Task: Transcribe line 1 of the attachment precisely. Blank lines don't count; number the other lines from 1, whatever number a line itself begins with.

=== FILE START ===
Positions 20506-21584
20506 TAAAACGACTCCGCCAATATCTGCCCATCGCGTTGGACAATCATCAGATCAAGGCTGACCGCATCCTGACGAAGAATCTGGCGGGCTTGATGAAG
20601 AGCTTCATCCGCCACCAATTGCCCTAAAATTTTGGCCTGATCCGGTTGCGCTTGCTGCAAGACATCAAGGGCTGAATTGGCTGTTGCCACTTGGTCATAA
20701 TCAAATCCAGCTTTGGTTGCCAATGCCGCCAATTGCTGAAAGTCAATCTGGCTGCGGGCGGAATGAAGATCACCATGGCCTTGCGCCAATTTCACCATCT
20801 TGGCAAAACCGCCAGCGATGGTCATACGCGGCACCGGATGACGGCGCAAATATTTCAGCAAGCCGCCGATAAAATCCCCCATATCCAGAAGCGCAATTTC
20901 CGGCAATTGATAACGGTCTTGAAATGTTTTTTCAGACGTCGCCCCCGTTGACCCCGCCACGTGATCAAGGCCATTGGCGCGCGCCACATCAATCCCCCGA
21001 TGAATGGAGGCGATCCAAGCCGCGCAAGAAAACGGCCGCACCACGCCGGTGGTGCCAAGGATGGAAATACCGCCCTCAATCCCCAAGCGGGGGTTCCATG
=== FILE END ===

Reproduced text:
Positions 20506-21584